For those familiar with the variety of passes on the Alpine Loop near Durango and Ouray, CO, you should find this story both hilarious and well, just sad. So many choice comments come to mind...
The story from the Durango Herald (https://durangoherald.com/articles/350732#slide=0):
Following GPS route, 30-foot box truck becomes stuck on Engineer Pass
Vehicle obstructing high-country travel as of Monday
By Jonathan Romeo
County & environment reporter
Monday, Oct. 19, 2020 1:12 PM
GPS is useful tool for navigation, but it shouldn’t be followed blindly.
That appears to be what happened Friday when a 30-foot box truck became stuck near the top of a rugged mountain road north of Silverton known as Engineer Pass. And it doesn’t appear the truck is going anywhere anytime soon.
“How they got that far is beyond me,” said Silverton-based Animas Towing & Recovery owner Wayne Barger.
Engineer Pass is known as one of the most difficult and steep backcountry roads in the area, reaching a peak elevation of 12,800 feet, which requires a four-wheel drive and high-clearance vehicle.
The pass is part of the famed high country route called the Alpine Loop, which connects Silverton to Ouray and Lake City through a series of remote, rocky roads through the San Juan Mountains.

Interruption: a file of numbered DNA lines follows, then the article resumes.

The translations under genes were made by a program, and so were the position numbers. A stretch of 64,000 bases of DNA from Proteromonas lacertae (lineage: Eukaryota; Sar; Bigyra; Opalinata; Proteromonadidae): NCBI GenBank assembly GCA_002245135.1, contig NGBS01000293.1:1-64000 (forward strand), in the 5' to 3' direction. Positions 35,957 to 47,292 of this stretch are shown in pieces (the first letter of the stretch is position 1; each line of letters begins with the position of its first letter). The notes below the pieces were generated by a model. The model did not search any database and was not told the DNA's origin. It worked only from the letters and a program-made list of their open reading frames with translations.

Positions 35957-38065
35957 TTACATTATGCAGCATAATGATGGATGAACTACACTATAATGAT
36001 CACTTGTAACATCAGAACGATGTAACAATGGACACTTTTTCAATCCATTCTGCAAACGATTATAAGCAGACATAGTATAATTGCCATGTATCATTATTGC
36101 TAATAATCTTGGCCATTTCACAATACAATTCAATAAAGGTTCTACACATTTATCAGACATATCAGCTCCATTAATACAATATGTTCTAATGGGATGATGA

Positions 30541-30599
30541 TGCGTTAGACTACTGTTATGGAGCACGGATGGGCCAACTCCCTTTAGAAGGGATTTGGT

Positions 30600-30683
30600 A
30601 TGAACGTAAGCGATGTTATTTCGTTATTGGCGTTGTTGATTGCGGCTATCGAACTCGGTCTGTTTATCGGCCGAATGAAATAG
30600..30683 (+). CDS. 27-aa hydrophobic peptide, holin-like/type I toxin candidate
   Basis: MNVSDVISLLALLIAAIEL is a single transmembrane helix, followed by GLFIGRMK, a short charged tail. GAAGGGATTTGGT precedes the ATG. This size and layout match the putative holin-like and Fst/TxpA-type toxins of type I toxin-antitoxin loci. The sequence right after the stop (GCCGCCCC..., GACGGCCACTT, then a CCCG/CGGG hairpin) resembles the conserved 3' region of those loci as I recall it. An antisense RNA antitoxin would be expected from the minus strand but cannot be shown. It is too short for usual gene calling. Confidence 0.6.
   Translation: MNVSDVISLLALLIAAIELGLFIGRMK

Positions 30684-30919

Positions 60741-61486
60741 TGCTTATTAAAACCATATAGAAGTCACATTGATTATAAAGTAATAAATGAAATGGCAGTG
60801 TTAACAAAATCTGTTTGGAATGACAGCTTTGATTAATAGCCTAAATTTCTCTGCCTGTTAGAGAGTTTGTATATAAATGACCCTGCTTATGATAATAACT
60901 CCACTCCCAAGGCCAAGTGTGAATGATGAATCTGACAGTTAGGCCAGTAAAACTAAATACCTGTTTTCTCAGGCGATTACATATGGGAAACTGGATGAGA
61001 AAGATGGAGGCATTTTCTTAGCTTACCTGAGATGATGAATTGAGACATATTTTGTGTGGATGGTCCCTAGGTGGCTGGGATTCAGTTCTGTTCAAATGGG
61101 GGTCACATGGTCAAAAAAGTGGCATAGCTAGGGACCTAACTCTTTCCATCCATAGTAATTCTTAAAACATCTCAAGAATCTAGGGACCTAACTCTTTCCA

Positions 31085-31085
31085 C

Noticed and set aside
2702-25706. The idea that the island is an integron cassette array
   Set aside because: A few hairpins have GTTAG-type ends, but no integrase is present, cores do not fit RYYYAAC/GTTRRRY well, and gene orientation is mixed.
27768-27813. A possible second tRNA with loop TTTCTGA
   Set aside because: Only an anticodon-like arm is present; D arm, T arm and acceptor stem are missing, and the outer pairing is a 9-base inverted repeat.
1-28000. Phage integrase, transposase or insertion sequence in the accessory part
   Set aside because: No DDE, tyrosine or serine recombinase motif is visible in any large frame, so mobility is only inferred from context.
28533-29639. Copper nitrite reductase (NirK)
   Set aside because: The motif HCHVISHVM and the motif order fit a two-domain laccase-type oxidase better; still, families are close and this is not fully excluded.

It appears the truck left Silverton on Friday and was near the top of Engineer Pass, which would have the truck headed toward Lake City, when the driver tried to turn around and became stuck.
Barger said he believes the truck remained on the pass as of Monday morning.
Animas Towing has not been hired by the operator of the truck, but Barger said he has been in contact with the operator, who seemed “very upset.”
Barger said the man has hired another towing company to retrieve the truck, but based on his experience, it is going to take several tow trucks, and possibly a couple thousand dollars, to get the job done.
“They’re going to need a lot of help,” he said. “It’s in a predicament that’s really going to cost them.”
Barger did not know what the truck is carrying, but he said it appeared the driver was following a GPS route.
Thomas Livingstone, a local photographer, was on Engineer Pass with his brother on Friday when he saw the broken-down truck, which he said had a temporary Colorado license plate.
Livingstone said the truck wasn’t blocking the road completely, but it has made it more dangerous for Jeeps and off-highway vehicles to navigate the road.
Barger said he expects a call for assistance at some point Monday.
“It’s not going to be an easy task,” he said.